Prof Fred Ssewamala, a child health expert from Washington University, USA has challenged the government to dedicate resources towards alleviating poverty levels around the country.
Ssewamala reasoned that if the economic challenges affecting most Ugandan families were addressed, violence against children would be nipped in the bud.
“Unless we create structures that will allow people to move out of poverty, it will be tough for us to address the questions that affect our children,” said Ssewamala.
Adding: “413 million of the 736 million people living under extreme poverty conditions globally live in sub-Saharan Africa. The same region in the world has the highest number of young people between the ages of 5 and 24 years at any one moment in history. We can either seize the moment, or take advantage of it by using the big number of people to train them and then benefit from a demographic dividend. This dividend presents a big market and a large labor supply but if we neglect the big number of these young people, we shall then have violence. We need to invest in these children.”
Ssewamala was giving a keynote address during the launch of the second National Child-focused Research Agenda 2022-2026 that was held recently at Sheraton Hotel, Kampala.
A June 2021 study by the AfriChild Centre, an organization that informs policy and practice for the well-being of children in Africa established that there was a 65 per cent increase in violence against children cases. Cases reported through the child helpline increased from 219 in April 2020 to 619 by August 2020.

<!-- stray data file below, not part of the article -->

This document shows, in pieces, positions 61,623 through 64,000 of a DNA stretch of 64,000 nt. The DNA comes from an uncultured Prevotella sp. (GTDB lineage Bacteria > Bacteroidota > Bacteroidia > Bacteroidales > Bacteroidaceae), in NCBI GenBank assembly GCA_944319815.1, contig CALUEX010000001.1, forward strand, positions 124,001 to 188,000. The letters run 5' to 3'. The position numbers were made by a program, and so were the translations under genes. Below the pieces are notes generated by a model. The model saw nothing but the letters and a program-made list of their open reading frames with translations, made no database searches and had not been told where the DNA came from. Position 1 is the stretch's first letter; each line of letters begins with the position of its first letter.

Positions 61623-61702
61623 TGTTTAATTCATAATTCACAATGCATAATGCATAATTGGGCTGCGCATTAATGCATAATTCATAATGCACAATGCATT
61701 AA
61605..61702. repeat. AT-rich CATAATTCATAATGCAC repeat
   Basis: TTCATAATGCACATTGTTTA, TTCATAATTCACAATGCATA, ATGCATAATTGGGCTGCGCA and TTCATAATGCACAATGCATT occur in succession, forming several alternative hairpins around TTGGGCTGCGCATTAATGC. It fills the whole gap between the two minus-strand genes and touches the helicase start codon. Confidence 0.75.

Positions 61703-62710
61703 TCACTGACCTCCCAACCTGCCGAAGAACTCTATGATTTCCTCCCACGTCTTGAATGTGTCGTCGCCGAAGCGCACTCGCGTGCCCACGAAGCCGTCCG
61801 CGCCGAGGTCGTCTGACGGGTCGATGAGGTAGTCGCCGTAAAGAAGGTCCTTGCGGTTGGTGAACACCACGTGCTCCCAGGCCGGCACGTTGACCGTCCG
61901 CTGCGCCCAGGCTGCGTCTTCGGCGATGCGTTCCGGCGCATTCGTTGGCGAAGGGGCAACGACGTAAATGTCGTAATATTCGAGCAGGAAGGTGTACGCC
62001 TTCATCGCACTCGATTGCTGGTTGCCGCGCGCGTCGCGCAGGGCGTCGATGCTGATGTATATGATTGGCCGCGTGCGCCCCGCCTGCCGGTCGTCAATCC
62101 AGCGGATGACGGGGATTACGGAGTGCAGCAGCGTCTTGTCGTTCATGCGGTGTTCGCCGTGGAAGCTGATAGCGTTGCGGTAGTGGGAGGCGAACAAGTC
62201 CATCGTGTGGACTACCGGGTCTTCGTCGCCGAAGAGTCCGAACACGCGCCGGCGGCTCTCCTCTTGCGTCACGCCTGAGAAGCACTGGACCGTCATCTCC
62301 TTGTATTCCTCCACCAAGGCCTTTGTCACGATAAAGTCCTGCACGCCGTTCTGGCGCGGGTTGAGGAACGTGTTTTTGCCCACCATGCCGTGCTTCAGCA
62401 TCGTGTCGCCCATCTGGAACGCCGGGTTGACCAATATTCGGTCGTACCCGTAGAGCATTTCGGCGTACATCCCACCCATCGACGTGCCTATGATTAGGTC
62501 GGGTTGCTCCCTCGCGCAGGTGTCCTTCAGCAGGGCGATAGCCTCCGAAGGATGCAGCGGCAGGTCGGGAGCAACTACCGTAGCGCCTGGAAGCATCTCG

From the study, three common forms of violence against children like child neglect, and physical and sexual violence against children were registered. Child neglect cases increased by 61.4 per cent from 89 in April to 231 in August 2020.
Physical abuse cases increased by 63.1 per cent from 53 in April to 144 in August 2020. Sexual violence cases increased by 73.1 per cent from 61 in April to 105 in August 2020.
In her remarks, Sarah Nyirabashitsi Mateke, the minister of State for Gender, Labour and Social Development said the research agenda was expected to drive action and investments to improve child well-being in Uganda.
She added that the research agenda had been designed to produce evidence of value for policymakers, practitioners, donors, and researchers working to promote children’s rights and well-being in Uganda.
“Investing in child-focused research is critical in achieving the goals of the National child policy and action plan” she added.
According to the 2016 World Bank data, half of the children living in sub-Saharan Africa are living under extreme poverty levels. UNAIDS data also shows that sub-Saharan Africa has approximately 75 per cent of patients living with HIV/Aids globally.
According to the data, some AIDS patients are unaware of their status because they have not been tested for HIV/Aids fearing stigmatization from the community.